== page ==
At the Philharmonie, Lionel Hampton was waiting for me. He was fronting a six or seven piece band—trumpet, alto and tenor saxophones, and a rhythm section. With the trumpet player missing he couldn’t go on.

We had one hour for me to rehearse the music. The parts all came from his big band library. That is to say—one trumpet took the place of the regular eight brass. The two saxes took the place of five. With a three piece front line playing charts all written for thirteen it seemed doomed from the start.

It was a catastrophe right from the word go. Nothing that I played fit in with what everyone else was playing.

Lionel turned around to Joachim and cried ‘What have you done to me? The guy can’t play.’

‘Look Lionel,’ I said. ‘I’m playing the trumpet parts exactly as they’re written. It’s you guys who are playing them wrong.’ This was like telling Juan Manuel Fangio he didn’t know how to drive.

He looked at me for a moment.

‘Yeah, well we might have altered one or two things here and there.’

‘You’ve altered the lot. There isn’t one single phrase on these parts that you’re playing correctly.’

‘He’s right,’ said the alto player. ‘We just sort of slipped into another routine.’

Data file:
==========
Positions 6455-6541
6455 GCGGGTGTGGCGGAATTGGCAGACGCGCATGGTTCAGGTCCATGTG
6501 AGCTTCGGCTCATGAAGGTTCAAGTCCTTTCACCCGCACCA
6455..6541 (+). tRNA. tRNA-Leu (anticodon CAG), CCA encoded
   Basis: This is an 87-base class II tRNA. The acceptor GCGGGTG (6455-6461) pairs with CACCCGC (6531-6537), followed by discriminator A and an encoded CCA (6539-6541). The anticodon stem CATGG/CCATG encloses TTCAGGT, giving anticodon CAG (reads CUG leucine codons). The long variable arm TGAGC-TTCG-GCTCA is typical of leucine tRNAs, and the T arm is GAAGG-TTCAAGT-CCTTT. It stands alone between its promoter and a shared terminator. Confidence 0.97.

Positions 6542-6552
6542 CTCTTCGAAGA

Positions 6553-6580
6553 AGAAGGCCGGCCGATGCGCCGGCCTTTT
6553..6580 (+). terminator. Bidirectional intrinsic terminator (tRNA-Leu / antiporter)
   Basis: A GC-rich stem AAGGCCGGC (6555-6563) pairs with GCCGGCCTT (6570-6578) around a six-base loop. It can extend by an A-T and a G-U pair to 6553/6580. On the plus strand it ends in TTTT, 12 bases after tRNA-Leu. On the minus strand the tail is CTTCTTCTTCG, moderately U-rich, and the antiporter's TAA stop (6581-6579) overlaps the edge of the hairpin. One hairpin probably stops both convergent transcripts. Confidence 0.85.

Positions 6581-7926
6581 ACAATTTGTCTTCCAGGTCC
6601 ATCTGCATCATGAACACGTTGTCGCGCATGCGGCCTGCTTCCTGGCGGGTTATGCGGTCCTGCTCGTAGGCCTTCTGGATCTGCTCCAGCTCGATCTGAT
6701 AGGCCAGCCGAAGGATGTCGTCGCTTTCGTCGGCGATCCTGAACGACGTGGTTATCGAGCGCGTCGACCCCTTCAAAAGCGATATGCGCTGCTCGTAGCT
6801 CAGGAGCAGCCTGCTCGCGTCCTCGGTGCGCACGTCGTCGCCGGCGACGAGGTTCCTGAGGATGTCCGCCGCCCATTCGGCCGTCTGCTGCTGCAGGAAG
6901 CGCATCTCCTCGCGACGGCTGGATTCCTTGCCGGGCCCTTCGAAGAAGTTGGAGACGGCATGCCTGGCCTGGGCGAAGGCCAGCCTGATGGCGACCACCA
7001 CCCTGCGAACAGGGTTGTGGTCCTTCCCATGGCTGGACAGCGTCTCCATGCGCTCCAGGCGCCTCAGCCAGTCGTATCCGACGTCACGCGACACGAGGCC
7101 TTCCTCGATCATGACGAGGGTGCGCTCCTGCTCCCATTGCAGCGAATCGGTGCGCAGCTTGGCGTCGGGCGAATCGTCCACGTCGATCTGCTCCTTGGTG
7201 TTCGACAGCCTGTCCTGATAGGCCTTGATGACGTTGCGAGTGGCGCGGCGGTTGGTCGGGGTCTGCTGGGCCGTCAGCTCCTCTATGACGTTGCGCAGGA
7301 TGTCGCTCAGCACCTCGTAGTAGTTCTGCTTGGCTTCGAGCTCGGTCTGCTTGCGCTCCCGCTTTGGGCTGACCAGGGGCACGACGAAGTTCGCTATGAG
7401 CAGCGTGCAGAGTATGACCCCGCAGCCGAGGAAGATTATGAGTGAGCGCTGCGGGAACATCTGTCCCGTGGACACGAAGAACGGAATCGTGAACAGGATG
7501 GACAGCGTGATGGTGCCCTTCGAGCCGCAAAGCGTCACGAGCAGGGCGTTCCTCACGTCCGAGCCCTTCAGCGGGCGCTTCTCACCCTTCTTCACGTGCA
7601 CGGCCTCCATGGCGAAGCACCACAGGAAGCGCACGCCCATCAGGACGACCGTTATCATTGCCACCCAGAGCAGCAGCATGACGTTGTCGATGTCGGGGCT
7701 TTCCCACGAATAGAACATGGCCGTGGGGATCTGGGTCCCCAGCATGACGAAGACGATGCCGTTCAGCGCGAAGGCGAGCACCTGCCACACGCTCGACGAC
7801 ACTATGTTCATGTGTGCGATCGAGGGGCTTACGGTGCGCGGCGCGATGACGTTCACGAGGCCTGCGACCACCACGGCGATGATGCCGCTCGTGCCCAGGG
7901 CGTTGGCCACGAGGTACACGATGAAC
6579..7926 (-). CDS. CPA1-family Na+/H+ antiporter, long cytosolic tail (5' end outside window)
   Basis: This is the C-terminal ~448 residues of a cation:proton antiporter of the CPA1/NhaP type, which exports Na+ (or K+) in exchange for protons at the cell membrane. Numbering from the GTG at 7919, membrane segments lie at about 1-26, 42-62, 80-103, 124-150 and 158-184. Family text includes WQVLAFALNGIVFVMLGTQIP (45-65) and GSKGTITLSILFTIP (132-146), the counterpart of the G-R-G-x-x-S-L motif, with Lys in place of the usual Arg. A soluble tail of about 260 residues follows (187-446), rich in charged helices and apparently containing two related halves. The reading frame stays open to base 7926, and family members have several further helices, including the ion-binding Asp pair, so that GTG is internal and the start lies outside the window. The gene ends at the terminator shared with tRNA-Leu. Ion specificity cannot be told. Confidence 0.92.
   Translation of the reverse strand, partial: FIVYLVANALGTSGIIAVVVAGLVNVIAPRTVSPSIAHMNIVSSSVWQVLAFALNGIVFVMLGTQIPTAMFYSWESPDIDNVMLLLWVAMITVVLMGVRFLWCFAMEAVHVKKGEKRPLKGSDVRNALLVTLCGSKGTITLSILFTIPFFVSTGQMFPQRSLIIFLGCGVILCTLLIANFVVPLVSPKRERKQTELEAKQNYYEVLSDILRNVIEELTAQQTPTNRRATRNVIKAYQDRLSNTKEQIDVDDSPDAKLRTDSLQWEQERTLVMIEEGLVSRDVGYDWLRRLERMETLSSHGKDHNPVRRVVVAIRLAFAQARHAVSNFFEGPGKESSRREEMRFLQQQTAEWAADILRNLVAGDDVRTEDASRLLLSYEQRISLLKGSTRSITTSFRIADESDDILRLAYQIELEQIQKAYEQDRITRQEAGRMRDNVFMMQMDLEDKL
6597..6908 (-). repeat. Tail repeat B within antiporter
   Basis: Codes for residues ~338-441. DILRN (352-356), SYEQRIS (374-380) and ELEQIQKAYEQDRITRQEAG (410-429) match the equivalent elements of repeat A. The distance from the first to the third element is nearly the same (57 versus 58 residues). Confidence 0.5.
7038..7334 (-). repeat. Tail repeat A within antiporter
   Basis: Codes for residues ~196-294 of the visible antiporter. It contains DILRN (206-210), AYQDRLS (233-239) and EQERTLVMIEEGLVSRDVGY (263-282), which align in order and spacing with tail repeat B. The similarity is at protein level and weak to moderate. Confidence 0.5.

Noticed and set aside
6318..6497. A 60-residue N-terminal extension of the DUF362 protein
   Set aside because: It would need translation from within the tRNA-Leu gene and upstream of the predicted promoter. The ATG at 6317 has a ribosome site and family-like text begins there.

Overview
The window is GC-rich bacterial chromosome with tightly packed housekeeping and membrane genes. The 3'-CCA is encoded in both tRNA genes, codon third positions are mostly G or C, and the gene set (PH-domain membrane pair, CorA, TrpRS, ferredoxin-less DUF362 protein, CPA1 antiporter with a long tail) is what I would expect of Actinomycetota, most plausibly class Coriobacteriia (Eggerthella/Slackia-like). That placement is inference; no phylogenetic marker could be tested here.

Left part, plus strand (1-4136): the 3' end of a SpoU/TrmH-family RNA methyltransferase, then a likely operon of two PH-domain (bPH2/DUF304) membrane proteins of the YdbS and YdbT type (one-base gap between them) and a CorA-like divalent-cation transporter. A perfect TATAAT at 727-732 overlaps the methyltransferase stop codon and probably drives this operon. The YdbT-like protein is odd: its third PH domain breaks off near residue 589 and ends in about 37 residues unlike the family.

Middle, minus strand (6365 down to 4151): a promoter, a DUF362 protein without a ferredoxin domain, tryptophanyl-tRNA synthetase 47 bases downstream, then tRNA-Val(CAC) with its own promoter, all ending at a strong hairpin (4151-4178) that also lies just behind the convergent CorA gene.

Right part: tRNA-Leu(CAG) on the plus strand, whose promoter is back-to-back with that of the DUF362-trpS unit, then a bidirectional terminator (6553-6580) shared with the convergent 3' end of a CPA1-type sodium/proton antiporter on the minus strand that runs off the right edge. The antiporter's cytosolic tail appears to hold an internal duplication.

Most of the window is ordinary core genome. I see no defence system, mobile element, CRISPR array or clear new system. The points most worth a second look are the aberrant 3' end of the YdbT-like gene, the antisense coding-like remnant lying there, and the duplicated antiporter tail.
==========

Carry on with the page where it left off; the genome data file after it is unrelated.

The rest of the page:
I started to pack my horn away.

‘Hey now! Wait up there a minute!’ said Lionel, panicking. ‘Can’t we do anything about this? I can’t go on without a trumpet player.’

Because this was the great Lionel Hampton, idol of my youth, I said I would help him. For the next hour we ran through the music, and I altered every single bit of phrasing on the trumpet parts to correspond with what the rest of them were playing. When it was time to go on, I had writer’s cramp.

The place was packed. The audience loved Lionel, who capered around all over the stage. He played vibes, piano, drums, sang, and led us marching all over the concert hall playing ‘The Saints’ for a grand finale.

I have to admit that I played pretty damn good that night. I played as if I’d known the book for years. It was all pretty primitive stuff anyway. He started holding on to some of those last chords, with me locked in on a screamer, for minutes at a time. I had nothing to lose, so I blasted my way to glory, right through the concert. I could see the other guys all watching me in amazement out of the corners of their eyes.

Lionel was beside himself with delight. He gave me an extra credit with the audience, telling everyone what had happened. Even the guys in the band were applauding me.

In the bandroom after the second concert he said to me ‘Ronnie, you’re going to go down in history for that, man. You played your ass off. That was really marvellous. How much do I owe you?’

‘Two hundred dollars,’ I said, at once.

He took a step back. ‘Hey man! You weren’t that good! If I pay you two hundred dollars you’ll be getting more than I am.’